Turkey’s parliament on April 15 passed a bill bringing harsher penalties against perpetrators targeting medical staff.
Under the law, punishment for violence, threats or insults against medical staff is increased by 50 percent. Also, courts will not be able deter the announcement of verdicts concerning these crimes under the new law.
Health Minister Fahrettin Koca had last week urged the lawmakers to introduce the law in an attempt to provide moral support for the medical staff, saying he was expecting a "yes vote" from every every member of the parliament.Leading medical association finds penalties suggested in gov't bill insufficient to deter violence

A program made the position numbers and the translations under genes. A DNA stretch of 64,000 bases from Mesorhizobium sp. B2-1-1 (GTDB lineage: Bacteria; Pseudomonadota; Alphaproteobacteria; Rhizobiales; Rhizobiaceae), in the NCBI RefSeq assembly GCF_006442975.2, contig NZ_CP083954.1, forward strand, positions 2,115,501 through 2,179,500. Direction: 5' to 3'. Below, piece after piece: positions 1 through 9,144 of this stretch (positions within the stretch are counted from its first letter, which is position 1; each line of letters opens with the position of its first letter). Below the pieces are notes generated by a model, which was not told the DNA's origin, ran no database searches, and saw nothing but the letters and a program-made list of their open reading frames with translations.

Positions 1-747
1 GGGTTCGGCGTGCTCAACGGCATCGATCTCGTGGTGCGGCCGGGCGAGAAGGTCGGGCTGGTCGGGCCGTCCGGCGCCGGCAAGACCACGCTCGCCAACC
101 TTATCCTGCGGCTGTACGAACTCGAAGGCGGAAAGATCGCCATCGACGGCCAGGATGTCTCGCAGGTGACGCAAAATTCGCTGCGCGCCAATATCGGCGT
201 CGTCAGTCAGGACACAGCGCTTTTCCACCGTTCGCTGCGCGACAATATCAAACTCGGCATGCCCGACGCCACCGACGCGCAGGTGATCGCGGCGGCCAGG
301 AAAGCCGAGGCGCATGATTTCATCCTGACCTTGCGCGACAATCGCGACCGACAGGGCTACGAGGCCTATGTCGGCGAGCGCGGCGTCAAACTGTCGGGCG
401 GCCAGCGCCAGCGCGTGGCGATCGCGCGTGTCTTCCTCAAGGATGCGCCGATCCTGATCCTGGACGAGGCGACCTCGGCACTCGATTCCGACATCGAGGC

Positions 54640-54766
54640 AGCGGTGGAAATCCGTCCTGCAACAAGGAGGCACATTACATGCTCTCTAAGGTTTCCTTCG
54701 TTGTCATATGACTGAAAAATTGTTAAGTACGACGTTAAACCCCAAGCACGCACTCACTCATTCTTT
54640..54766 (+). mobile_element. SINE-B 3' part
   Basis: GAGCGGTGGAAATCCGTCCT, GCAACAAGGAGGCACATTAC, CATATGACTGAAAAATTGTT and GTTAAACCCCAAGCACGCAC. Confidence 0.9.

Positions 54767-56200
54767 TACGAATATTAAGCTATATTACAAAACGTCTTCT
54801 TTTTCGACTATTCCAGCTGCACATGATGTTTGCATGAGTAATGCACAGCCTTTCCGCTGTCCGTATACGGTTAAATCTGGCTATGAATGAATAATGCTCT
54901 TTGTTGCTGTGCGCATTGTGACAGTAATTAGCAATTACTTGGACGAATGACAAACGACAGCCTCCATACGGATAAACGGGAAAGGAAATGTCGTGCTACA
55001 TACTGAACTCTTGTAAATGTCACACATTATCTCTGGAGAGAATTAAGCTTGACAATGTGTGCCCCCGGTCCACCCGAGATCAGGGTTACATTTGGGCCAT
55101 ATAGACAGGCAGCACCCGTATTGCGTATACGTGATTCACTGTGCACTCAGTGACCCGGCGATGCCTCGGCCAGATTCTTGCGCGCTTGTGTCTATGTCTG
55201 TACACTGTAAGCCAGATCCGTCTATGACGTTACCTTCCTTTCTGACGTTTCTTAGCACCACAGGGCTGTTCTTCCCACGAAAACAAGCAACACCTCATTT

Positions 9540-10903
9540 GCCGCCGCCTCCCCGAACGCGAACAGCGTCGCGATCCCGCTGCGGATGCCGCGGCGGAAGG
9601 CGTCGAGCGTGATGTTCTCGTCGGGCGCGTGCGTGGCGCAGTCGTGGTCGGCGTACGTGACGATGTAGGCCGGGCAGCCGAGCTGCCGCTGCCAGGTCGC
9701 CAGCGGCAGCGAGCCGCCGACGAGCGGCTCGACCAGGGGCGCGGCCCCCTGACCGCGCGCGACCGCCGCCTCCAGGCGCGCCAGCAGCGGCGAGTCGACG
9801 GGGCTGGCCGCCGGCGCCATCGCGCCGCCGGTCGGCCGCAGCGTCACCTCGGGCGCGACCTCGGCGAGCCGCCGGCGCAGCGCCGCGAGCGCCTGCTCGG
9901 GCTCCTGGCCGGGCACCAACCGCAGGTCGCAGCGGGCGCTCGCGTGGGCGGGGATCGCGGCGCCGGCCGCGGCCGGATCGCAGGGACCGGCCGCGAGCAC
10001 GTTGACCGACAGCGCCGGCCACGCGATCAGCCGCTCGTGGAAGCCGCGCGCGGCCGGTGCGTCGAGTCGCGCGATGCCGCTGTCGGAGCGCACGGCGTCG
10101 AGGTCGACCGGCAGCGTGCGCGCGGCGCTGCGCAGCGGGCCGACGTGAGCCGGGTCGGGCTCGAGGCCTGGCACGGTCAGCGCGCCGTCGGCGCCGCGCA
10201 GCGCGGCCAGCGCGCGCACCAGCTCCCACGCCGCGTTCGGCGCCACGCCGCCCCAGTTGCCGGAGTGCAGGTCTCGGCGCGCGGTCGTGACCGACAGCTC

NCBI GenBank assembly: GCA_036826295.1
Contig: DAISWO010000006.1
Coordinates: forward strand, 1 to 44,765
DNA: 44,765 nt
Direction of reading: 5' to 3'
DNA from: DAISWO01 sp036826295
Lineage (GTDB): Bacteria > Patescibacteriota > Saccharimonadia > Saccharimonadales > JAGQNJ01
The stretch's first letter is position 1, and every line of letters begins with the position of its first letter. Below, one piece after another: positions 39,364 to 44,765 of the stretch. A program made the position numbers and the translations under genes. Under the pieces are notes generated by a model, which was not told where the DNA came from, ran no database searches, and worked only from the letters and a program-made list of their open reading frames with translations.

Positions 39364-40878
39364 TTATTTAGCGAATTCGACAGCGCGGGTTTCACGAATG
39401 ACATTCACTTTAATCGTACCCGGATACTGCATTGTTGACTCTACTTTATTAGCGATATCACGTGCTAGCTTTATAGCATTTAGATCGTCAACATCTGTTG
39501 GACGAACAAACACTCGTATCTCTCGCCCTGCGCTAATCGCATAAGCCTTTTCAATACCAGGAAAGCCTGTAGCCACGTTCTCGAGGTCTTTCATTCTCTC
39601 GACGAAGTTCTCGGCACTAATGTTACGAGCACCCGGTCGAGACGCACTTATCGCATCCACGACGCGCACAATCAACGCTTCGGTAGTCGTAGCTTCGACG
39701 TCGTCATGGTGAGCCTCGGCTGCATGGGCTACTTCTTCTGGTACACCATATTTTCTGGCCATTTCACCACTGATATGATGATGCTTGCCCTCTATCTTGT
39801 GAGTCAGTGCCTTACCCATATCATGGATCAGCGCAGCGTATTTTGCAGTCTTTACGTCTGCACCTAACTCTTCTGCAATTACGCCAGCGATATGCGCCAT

On April 8, the ruling Justice and Development Party (AKP) and its ally Nationalist Movement Party (MHP) submitted the bill to the parliament speaker’s office in an attempt to tackle violence against medical staff.
The AKP-MHP bloc’s move came just a day after they voted down a motion of the main opposition Republican People’s Party (CHP) calling for a parliamentary discussion regarding the issue.
Turkey’s health care workers have long asked the government to curb the verbal and physical assaults they often face at work.
In October of 2018, the AKP submitted a bill to tackle this issue to the parliament speaker's office, but the bill had been since awaiting the clearance of the parliamentary commission for health. Once the country's agenda shifted to the fight against coronavirus outbreak, the government decided to accelerate the process.